The Full Frame Documentary Film Festival on Sunday, April 15—the final day of the festival—announced the recipients of its awards. Taking home the Grand Jury Award was SPECIAL FLIGHT (VOL SPECIAL), Fernand Melger’s look at migrants being held in Switzerland’s Frambois detention center. A special jury award was also given to THE LAW IN THESE PARTS, directed by Ra’anan Alexandrowicz. Andrew Garrison’s TRASH DANCE took home the Audience Award, while the Jury Award for Best Short went to THE TIME WE HAVE (DEN TID VI HAR), directed by Mira Jargil. The Garrett Scott Documentary Development Grant was also awarded to two recipients at Full Frame this year: Ben Powell for BARGE and Jason Osder for LET THE FIRE BURN. The grant provides filmmakers with money for travel and lodging to attend Full Frame, and gives them access to master classes and mentorship.
The New York Times on Monday April 9 reported that the National Endowment for the Arts (NEA) had proposed budget cuts that would strip PBS shows of $1 million in production aid. According to the report, “The independent documentary series Independent Lens was told it would get $50,000, down from $170,000, while the documentary series POV learned it would receive $100,000, down from $250,000.” However, the cuts would not officially take effect until April 25, according to the Times. The article sparked a Twitter back-and-forth between Chicago production house Kartemquin Films and Alyce Myatt of the NEA over comments Myatt had previously made regarding the term “documentary.” On a related note, the Center for Social Media on Tuesday, April 10 released a report on the public’s reaction to changes in PBS scheduling credited for resulting in a sharp ratings drop for Independent Lens.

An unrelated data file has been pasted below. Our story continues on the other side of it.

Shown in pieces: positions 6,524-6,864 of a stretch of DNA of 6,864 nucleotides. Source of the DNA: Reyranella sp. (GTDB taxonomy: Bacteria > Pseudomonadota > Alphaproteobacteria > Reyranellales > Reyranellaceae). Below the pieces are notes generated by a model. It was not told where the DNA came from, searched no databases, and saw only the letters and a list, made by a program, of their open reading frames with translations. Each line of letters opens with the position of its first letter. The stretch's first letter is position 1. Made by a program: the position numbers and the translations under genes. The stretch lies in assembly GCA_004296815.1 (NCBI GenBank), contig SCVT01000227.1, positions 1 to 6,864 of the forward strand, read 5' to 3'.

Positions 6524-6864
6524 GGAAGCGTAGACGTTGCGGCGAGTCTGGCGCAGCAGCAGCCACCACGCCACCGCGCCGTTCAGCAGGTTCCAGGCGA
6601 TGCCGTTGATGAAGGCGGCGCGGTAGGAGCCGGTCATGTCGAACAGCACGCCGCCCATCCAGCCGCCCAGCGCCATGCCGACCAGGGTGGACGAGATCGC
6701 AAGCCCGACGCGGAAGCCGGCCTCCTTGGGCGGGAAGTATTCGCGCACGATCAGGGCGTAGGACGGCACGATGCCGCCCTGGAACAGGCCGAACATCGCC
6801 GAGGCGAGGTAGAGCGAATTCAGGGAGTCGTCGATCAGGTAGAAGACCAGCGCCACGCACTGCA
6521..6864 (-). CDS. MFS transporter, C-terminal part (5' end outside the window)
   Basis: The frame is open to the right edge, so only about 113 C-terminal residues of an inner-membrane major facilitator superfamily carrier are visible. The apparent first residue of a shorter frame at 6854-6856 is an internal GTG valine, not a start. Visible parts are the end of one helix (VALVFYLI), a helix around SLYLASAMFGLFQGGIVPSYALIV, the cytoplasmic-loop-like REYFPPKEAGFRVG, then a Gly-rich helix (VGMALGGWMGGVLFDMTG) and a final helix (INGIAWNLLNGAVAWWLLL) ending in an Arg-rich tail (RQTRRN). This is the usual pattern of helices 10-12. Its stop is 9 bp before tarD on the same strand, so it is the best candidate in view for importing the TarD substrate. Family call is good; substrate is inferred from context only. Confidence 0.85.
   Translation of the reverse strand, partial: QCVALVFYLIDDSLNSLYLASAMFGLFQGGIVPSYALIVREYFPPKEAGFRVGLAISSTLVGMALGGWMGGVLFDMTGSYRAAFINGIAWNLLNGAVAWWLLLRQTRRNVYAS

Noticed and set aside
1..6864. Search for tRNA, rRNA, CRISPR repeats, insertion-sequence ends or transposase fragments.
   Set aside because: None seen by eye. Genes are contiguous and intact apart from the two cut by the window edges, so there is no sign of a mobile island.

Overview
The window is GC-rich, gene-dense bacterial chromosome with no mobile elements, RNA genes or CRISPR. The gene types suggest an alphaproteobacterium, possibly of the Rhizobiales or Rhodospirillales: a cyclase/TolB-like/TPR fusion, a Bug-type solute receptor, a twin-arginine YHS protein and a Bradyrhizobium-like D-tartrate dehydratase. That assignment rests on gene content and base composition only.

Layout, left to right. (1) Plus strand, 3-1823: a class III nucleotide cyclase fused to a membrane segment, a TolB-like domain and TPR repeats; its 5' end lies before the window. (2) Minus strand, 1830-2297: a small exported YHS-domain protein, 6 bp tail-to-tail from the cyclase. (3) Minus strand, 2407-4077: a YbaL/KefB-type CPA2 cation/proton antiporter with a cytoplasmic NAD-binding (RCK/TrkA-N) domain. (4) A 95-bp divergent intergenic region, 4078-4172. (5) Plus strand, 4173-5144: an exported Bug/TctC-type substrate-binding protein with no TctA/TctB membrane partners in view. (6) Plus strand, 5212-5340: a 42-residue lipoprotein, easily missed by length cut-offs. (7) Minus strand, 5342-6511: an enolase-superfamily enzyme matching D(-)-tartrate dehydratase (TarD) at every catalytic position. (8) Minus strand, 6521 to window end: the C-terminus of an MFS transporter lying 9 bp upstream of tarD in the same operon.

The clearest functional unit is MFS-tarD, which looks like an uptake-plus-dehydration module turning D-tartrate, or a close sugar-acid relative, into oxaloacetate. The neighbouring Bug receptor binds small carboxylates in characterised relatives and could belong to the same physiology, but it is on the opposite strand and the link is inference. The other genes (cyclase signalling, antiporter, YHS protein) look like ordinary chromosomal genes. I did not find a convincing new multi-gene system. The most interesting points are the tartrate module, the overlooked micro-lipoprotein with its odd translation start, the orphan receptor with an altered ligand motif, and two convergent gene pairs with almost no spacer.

Canada’s storied National Film Board (NFB) on Wednesday, April 4 had announced that it would suffer C$6.68 million in budget cuts and the loss of 73 full-time positions. The news sparked a number of protests in Canada, and many of which were centered in Montreal, Quebec.
News last week that director Laura Poitras (MY COUNTRY, MY COUNTRY and THE OATH) has been targeted for extra scrutiny by Department of Homeland Security (DHS) officials when returning to the US drew the concern of a number of documentary filmmakers and other free press supporters. The board of the Cinema Eye Honors on Monday, April 9 issued a statement decrying the treatment Poitras has received at the hands of the DHS. The statement read, in part: “Nonfiction filmmakers perform a vital role in a democratic society, serving as observers and investigators of the world around us. It is unacceptable for any American nonfiction filmmaker or journalist to be treated in this manner. They must be able to return to their own country without fear of arrest or fear that their work product will be seized, solely because they are investigating or chronicling subject matter that may be sensitive or controversial.” Among those who expressed support for the the Cinema Eye Honors board statement were D.A. Pennebaker, Michael Moore and Albert Maysles.
At the New York Times, Stephen Holden previewed the Tribeca Film Festival, which runs April 18-29. Holden highlighted Jeroen van Velzen’s WAVUMBA as a film to keep an eye out for.